Sherwood Forest Hospitals’ Hope Orchard continues to grow with dozens of carbon-off-setting trees planted nationwide

Posted Wednesday, December 1, 2021 3:39 PM

Sherwood Forest Hospitals’ Hope Orchard continues to grow with dozens of carbon-off-setting trees planted nationwide

Sherwood Forest Hospitals has launched the second phase of its Hope Orchard community initiative with more than 100 trees being planted across Mansfield, Ashfield and Newark.

Hope Orchard includes sites across Nottinghamshire, but also has trees in Wales, Surrey, Hampshire and Cambridgeshire.

It is supported by local organisations and schools which are also planting trees to off-set carbon emissions.

The Children’s Ward at Sherwood Forest Hospital received a special plum tree donation from the Trust’s Climate Action Team, which was planted in the ward’s outdoor play area by Trust Executives, Ward Sister, Sarah Jenkins, and members of the Climate Team.

Sarah said: “Hope Orchard’s aim is to educate people on the benefits of trees; not only do they support the environment and eco-system for wildlife and food, but they offset harmful carbon emissions too.

“By having this plum tree, dedicated to our little patients in hospital, and other trees planted in our hospitals’ green spaces, we hope to inspire people to not only plant their own trees, but learn about the impact climate change is having on health and commit to small changes to help the planet.

“I’m so grateful to be able to add another tree to our mini-Hope Orchard on Ward 25’s outdoor playground. I know it will become a favourite with our little patients, especially when it starts to grow fruit in Spring.”

Alex Emery, Lead for Technology and Digital at The Evolve Trust at The Brunts Academy in Mansfield, supports the Trust’s Hope Orchard campaign and is planting trees across the four school sites.

“It’s important for our pupils to have access to green spaces, and having trees planted as part of the nationwide Hope Orchard is a fantastic way to promote community climate action and education on sustainability and food,” said Alex.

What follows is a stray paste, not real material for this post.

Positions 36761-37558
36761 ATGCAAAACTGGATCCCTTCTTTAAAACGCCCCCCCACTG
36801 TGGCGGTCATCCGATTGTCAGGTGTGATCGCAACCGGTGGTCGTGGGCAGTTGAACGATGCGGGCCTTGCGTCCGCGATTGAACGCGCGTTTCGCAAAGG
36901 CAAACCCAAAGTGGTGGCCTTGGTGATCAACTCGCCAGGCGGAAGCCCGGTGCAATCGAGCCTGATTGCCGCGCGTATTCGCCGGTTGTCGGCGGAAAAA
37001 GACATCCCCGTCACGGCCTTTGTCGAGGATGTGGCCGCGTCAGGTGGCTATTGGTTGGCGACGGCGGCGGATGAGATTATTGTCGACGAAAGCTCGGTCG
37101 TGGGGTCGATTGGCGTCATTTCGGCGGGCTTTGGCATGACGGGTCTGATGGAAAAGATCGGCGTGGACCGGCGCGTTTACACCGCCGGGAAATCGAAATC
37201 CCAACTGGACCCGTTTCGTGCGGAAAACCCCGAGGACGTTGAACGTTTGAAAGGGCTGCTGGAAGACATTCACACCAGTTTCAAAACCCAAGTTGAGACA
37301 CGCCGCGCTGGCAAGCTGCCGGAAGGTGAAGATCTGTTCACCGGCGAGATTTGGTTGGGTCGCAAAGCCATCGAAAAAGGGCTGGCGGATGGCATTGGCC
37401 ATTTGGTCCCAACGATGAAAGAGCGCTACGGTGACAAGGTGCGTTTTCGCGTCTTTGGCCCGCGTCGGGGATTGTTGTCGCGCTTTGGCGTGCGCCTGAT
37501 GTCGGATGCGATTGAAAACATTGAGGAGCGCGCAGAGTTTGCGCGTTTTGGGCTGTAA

“Sadly, in early 2021, we lost our Food Technology teacher, Sarah Bland. Our seasonal food garden, and the produce within it, is dedicated to her and her passion for teaching students about food and cooking.

“The garden will teach students about the importance of healthy living and how to grow their own fruit and vegetables. We hope when the garden is up and running in the spring to use some of the produce in our food technology lessons and to incorporate learning about seasonal goods and the positive impact on the environment from growing your own.”

Kimberley Cannon, Sherwood Sustainability Lead said: “We hope to encourage more people to think about their climate impact and begin to offset this with sustainable actions and supporting climate action.

“We all know that trees are good for the environment; they help offset carbon emissions, making the air that we breathe cleaner. They also provide habitat for wildlife, and the seeds and berries provide food for both wildlife and humans. It’s great to connect with nature and know that it’s for a good cause too.

“We’d like to thank everyone who got involved during this week and helped increase our Hope Orchard to more than 200 trees.”

For more information on the Trust’s Climate Action Team, Green Plan and how to get involved in Hope Orchard, please visit:

Image (L-R) – Kimberley Cannon, Sustainability Service Lead, Sarah Jenkins, Ward 25 Sister, Claire Ward, Trust Chair and Paul Robinsons, Chief Executive.  

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